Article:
Authors awarded honors: NLCC recognizes Wilkie, Hancock at ceremony
NATCHEZ — The first novel by a black author that veteran Mississippi reporter and author Curtis Wilkie read was “Native Son” by Richard Wright.
“It opened up for me an entirely new world from the one I was experiencing as a student at Ole Miss,” Wilkie said Saturday morning to the audience at the Natchez Literary and Cinema Celebration.
Wilkie was one of two writers honored with the Richard Wright Literary Excellence Award at this year’s NLCC writing awards ceremony.
Wright, James Baldwin and other black writers opened Wilkie’s eyes, he said, to the separate worlds blacks and whites were living in during the Civil Rights Era. Their work, Wilkie said, helped him as a young reporter in the Mississippi Delta covering civil rights struggles.
“The movement really became a frame of reference for me for the rest of my career,” he said.
Wilkie graduated from Ole Miss in 1964 and got a job at the Clarksdale Press Register. Wilkie left Mississippi in 1969, he said, discouraged by the situation in the state. He went on to work for the Boston Globe and lived in Jerusalem.
Wilkie returned 25 years later to Mississippi and said he was astonished by the change that had occurred in the state and in the South. His friend and fellow writer the late Willie Morris, who also left Mississippi and eventually came back, asked Wilkie why he returned.
Wilkie read the ending to his book “Dixie: A Personal Odyssey Through Events That Shaped the Modern South” as what he said he has concluded is the answer for his return.
His words, he said, were inspired by those of Vernon Dahmer Jr., whose father, a Civil Rights leader, was killed in 1966 when the family’s home was firebombed.
“’I, too, believe I came home to be with my people,’” Wilkie read. “’We are a different people, with our odd customs and manner of speaking and our stubborn, stubborn pride.
“And like our great river, which overcomes impediments by creating fresh channels, we have been able in the span of Willie’s lifetime and my own to adjust our course. Even though I was angry with the South and gone for years, I never forsook my heritage Eventually, I discovered I had always loved this place.”
Like Wilkie, Wright was also one of the first black writers whose work author Jesmyn Ward read.
Ward was also honored with the Richard Wright Literary Excellence Award Saturday. Ward could not be at the NLCC, but author David G. Sansing read remarks from Ward.
Being from a similar background as Wright, Ward said in her remarks that the award was meaningful to her.
“Wright and I are both Mississippi natives, of similar background, poor and rural,” Sansing read. “We share an interest in social justice and a complex relationship with our home state.”
Wright, along with other Mississippi writers Alice Walker and William Faulkner, helped Ward find her voice, she wrote.
Ward wrote about Hurricane Katrina after seeing firsthand Katrina’s ravages in 2005 in the book “Salvage the Bones,” for which she won a National Book Award for Fiction in 2011. Ward also penned “Where the Line Bleeds” and is working on a memoir titled “The Men We Reaped.”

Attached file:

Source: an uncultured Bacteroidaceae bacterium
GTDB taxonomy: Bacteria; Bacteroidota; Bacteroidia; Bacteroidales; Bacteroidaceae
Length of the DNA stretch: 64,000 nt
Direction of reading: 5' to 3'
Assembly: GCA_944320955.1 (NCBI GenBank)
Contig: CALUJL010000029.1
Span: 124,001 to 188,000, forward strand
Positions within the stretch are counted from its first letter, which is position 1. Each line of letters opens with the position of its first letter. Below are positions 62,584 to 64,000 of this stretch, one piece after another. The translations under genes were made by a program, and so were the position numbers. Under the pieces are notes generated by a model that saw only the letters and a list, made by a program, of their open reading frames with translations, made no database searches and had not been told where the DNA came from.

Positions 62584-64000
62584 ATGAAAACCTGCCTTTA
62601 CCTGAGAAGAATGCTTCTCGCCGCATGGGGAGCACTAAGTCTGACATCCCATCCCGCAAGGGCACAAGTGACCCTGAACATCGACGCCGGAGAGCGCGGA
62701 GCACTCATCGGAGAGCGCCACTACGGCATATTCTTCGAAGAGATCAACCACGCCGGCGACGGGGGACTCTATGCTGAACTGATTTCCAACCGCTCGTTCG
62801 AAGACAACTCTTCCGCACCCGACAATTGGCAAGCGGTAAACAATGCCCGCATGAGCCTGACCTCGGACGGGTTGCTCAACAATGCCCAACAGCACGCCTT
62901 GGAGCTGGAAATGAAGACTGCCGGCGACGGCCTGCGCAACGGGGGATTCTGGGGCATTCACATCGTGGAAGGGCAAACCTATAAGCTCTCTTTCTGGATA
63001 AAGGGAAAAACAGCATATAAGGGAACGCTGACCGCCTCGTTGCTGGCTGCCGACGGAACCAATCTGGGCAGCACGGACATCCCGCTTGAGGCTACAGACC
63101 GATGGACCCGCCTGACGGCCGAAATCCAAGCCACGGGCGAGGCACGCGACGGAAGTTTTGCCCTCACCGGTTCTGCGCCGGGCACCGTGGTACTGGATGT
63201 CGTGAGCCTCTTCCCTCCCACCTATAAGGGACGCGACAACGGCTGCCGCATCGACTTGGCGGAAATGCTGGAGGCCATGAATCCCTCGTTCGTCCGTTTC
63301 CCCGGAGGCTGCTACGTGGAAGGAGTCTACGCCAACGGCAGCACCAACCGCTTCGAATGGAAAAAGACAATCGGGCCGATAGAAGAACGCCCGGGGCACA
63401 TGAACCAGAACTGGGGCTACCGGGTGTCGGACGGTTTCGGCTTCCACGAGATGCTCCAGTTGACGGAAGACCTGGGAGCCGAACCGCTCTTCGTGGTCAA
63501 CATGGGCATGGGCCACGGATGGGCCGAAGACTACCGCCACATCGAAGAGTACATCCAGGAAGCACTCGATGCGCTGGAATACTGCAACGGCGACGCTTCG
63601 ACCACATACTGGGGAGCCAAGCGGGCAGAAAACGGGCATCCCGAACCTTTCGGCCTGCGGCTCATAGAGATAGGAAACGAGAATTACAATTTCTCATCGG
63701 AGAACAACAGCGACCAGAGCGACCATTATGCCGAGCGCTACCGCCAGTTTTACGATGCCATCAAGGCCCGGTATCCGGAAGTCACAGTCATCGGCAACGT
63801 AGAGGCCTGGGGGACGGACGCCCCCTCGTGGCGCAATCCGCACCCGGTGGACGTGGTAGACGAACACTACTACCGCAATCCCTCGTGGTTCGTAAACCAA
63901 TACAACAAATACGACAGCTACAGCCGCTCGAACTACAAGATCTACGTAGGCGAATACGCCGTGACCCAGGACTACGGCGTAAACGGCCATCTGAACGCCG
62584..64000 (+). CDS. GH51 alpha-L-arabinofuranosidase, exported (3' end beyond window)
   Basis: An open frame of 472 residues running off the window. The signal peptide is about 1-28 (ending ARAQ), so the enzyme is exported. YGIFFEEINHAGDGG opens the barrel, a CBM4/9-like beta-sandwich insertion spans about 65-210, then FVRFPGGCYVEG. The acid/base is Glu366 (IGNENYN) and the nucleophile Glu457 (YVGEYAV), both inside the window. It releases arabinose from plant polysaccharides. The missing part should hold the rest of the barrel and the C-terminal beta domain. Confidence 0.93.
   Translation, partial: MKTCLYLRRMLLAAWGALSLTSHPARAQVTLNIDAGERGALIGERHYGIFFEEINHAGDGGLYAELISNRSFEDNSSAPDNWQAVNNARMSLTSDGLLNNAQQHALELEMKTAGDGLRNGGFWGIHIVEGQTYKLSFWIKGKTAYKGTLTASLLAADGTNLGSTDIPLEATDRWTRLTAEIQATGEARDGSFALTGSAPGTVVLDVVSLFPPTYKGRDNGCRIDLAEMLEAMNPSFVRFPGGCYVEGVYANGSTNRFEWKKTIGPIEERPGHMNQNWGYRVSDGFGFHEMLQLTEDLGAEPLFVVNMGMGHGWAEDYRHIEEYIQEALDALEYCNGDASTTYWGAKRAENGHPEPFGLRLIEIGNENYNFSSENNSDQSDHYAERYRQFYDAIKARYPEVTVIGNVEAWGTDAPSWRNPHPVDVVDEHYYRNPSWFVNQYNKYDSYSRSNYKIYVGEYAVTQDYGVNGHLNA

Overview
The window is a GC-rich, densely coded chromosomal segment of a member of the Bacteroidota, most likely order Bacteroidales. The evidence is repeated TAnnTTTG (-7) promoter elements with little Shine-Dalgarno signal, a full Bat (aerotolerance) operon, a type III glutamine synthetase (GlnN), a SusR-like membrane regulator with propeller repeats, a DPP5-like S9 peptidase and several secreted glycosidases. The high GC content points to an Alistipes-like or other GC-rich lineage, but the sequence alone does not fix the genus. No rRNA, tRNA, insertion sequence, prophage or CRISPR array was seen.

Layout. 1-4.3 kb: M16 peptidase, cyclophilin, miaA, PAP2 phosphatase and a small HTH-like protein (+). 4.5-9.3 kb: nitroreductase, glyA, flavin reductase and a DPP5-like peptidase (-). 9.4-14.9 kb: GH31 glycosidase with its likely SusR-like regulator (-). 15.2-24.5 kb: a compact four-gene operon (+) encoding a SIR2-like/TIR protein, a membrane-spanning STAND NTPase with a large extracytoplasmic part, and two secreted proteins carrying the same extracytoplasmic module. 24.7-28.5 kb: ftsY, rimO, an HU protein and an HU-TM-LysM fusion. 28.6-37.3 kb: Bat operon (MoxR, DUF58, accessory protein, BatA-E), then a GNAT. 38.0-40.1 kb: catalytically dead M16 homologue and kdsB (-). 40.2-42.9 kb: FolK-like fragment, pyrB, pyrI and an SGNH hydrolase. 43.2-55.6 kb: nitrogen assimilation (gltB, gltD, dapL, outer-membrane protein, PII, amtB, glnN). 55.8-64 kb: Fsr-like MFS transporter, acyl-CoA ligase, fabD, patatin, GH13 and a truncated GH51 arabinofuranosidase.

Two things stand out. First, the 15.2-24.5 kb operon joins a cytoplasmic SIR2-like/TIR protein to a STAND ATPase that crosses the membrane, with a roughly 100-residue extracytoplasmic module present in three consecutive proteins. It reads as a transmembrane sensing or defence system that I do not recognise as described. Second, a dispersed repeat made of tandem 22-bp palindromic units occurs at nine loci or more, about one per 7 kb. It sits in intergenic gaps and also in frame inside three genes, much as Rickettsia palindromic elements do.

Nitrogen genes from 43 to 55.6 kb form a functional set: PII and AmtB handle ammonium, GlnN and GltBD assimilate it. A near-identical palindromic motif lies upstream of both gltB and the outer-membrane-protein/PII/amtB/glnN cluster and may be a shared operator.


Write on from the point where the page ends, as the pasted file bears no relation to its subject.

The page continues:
Screenwriter and director John Lee Hancock was honored at the NLCC with the Horton Foote Award for Special Achievement in Screenwriting.
Hancock wrote the film “A Perfect World,” directed by Clint Eastwood. Hancock and Eastwood also collaborated on “Midnight in the Garden of Good and Evil.”
Hancock also wrote and directed “The Blind Side,” “The Alamo” and “The Rookie.”
The award was presented to Hancock by Natchez native and author Greg Iles. Iles pointed out that Hancock has worked with great actors such as Billy Bob Thorton, Tom Hanks, Emma Thompson and Kevin Spacey.
“A guy who can inspire that kind of trust on the part of some of our greatest artists and some of our greatest writers that they would put their careers in his hands, they trust that he will do right by them and do right by the material, that’s about the highest statement of confidence and accolade that anybody can get,” Iles said.
Hancock joked that what success he has had has come from surrounding himself with people that are smarter than him.
“And I have done that again today,” he said referring to the other writers honored at the ceremony.
One of Hancock’s proudest moments, he said, was the day he filed his tax return and listed “writer” as his occupation.”
“Now I made $11,000 that year and struggled, but I was a writer,” he said. “So I am very proud to be in this fraternity and group of fellow writers.”
Hancock, a Longview, Texas, native, said he aspires to the greatness that Horton Foote achieved in the screenwriting world. Foote is perhaps best known for his screenplay of Harper Lee’s novel, “To Kill a Mockingbird,” and also his screenplay “Tender Mercies.”
“He had an ability to recognize and identify quiet moments,” Hancock said. “Quiet moments that made you smile, quiet moments that catch in your throat, quiet moments that touch you.”
Hancock said growing up in Texas, he loved to write and wrote short stories nearly every day. He said, though, a career as a writer at times seemed out of reach.
“Growing up in Texas City, I actually knew somebody in a nearby town whose dad had been to the moon. I didn’t know anyone whose dad or mother was a writer, so it was a far more viable career option to go to the moon than to become a professional writer,” Hancock joked.
“So when I found out Horton Foote was from Wharton, that gave me great hope since it was only an hour away,” Hancock said. “So I thank Horton Foote for that, for giving me the possibility of perhaps challenging myself to be a writer. I love what I do, I’m the luckiest guy in the world.”
NLCC will wrap up its festivities today with final events, including a tour of the Forks of the Road, The Burn and the Natchez City and National cemeteries.
Tickets are $25 and available at the Natchez Visitors Reception Center.